Or does RA believe that given the Wallabies have been so poor recently and need all the help they can get, they’ve effectively been given a mandate by Australian rugby fans to fix it – even if that’s to the detriment of the four franchises?
Do they therefore think they hold the upper hand in the PR battle if the inevitable clashes between franchises and Johnson and RA are fought openly in the media?
The new plan sounds grey and a bit loose, and threatens to undermine the Super Rugby competition.
Yes, the five New Zealand Super Rugby clubs plan to rest their All Blacks this season. And Irish provinces thrive in European competitions with their centralised model of managing Test players at club level.
The All Blacks and Ireland are the two best Test sides in the world. It’s a “proven model, it demonstrates success”, said Clyne.
The centralised model of a common goal all sounds good in theory. But when there are different motivations – competing motivations – amongst the power holders and with job security, ego and financials on the line, then the so-called national alignment can become fragile.
A lot seems to be riding on Johnson and his experience with Scotland, not on structural changes. If Castle and Clyne want greater control, don’t they need to be offering the franchises something more tangible than a repeated mantra about greater alignment and cooperation?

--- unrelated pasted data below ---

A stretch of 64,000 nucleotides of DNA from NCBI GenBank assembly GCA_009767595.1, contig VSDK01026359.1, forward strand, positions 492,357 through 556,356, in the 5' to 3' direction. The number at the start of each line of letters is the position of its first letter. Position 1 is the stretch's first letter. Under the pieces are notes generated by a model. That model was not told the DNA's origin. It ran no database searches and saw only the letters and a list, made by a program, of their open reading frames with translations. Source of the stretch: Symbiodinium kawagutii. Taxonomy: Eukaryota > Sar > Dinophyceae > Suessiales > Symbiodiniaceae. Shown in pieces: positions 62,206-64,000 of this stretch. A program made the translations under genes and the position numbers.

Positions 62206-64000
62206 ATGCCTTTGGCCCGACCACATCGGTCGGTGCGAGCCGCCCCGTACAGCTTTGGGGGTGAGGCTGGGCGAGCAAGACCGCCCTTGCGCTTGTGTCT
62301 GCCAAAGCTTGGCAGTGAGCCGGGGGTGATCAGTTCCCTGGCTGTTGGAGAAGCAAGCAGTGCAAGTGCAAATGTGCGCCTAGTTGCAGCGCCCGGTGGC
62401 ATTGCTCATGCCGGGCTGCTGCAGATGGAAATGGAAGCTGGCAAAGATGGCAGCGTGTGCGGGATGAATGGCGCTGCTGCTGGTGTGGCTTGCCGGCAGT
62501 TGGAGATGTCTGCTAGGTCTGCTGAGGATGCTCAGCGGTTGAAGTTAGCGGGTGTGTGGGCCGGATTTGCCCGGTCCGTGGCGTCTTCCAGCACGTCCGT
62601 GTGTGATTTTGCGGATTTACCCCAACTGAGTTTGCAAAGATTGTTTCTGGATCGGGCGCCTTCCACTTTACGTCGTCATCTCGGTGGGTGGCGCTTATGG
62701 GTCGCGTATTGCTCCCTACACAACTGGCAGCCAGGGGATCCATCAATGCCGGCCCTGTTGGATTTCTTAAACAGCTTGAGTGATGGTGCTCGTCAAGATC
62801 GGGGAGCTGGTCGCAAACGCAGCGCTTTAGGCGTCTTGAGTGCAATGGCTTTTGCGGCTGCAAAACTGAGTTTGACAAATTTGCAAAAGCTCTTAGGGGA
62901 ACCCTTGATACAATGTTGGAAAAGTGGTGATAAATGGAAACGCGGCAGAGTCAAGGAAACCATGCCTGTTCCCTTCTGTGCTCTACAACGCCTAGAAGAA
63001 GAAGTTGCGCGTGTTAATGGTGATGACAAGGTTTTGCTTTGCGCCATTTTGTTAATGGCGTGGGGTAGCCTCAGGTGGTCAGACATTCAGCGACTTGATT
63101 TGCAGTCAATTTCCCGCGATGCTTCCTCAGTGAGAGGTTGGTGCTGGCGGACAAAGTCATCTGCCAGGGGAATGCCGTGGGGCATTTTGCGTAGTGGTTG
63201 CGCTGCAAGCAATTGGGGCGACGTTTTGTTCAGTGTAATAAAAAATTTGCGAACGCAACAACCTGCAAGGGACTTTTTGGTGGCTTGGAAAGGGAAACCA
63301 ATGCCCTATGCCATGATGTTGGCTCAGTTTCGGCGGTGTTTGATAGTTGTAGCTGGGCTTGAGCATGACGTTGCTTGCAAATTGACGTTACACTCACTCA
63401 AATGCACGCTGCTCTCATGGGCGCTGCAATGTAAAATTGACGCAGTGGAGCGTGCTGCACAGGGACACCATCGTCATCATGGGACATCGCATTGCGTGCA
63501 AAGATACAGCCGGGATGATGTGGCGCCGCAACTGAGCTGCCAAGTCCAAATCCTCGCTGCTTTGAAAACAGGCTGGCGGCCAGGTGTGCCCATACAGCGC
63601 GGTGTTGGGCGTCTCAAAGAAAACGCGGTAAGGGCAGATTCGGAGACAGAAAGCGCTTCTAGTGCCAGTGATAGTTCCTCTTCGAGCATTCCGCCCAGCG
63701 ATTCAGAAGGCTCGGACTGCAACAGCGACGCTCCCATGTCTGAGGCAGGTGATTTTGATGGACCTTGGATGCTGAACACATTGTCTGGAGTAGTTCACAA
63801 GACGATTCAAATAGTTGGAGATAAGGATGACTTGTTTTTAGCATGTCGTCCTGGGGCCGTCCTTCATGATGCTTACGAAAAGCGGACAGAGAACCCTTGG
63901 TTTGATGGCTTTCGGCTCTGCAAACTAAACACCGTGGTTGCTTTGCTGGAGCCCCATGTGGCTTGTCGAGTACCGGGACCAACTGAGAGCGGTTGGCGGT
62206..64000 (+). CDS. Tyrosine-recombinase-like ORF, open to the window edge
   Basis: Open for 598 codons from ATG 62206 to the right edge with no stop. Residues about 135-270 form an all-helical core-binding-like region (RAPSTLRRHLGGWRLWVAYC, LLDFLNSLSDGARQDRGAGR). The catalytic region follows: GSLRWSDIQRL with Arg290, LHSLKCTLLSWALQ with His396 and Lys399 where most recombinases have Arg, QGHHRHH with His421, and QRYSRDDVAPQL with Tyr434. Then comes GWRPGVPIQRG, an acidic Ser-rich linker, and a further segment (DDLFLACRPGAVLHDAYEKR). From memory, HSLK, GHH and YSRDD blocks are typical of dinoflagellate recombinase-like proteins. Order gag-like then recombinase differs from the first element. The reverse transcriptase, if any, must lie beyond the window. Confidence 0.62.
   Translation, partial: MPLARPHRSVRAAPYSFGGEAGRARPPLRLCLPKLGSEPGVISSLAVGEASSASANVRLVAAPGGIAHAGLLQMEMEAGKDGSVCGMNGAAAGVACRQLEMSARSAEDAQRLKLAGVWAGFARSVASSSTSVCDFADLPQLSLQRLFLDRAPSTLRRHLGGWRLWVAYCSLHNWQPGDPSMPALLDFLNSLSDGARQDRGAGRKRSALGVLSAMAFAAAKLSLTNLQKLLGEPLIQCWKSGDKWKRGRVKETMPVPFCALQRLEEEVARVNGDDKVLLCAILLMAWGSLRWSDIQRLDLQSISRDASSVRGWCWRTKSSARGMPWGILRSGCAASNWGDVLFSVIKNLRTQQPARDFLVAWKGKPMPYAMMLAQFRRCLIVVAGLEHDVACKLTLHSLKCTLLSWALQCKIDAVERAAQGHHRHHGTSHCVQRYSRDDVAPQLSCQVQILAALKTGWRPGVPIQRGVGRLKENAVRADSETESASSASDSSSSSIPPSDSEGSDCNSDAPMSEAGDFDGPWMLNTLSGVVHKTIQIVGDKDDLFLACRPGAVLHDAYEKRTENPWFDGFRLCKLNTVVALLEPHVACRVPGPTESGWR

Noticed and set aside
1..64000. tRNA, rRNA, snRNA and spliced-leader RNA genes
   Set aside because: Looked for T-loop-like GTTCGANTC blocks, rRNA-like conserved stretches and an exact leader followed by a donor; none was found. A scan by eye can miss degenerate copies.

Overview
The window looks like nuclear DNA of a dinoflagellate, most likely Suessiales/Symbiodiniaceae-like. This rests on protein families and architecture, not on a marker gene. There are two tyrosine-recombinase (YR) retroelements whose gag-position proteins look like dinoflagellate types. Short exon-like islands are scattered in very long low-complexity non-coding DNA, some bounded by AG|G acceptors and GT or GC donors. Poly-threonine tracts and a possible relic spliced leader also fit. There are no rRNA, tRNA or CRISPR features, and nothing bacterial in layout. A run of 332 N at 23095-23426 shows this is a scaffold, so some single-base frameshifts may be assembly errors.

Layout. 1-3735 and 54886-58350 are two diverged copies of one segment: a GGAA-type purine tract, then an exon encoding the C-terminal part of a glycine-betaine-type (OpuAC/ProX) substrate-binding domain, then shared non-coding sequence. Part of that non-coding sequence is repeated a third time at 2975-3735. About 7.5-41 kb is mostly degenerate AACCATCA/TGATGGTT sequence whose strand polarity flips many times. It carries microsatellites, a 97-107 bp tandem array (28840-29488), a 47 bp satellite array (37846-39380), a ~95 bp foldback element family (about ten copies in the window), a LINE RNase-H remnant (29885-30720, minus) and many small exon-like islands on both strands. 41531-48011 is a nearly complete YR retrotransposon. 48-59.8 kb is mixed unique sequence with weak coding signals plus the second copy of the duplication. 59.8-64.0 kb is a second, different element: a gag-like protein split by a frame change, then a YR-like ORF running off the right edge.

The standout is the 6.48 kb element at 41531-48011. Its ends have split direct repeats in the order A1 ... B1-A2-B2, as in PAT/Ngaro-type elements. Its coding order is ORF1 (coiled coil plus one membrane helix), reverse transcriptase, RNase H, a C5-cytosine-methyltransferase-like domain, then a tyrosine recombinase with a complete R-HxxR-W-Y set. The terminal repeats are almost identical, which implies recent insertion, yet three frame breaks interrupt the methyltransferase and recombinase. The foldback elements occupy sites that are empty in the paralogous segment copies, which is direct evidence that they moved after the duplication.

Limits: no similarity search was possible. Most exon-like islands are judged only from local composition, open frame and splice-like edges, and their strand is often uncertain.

Wessels wouldn’t have to leave Melbourne to chat with someone who knows about the friction that can be generated between state/club and country.
Andrew McDonald, Victoria’s cricket coach, defied Australia coach Justin Langer by refusing to bat Aaron Finch as an opener in his final Sheffield Shield match before the first Test against India.
McDonald views Finch as a middle-order batsman. Cricket Australia view the Sheffield Shield as a breeding ground for international cricketers, not as a hard-fought competition for state supremacy.
Of course McDonald wants Australia to be strong and successful, but he’s primarily driven to win titles for Victoria.
Alignment and centralisation – their success is proven in the rugby sphere, but for Australian rugby fans, don’t expect smooth sailing.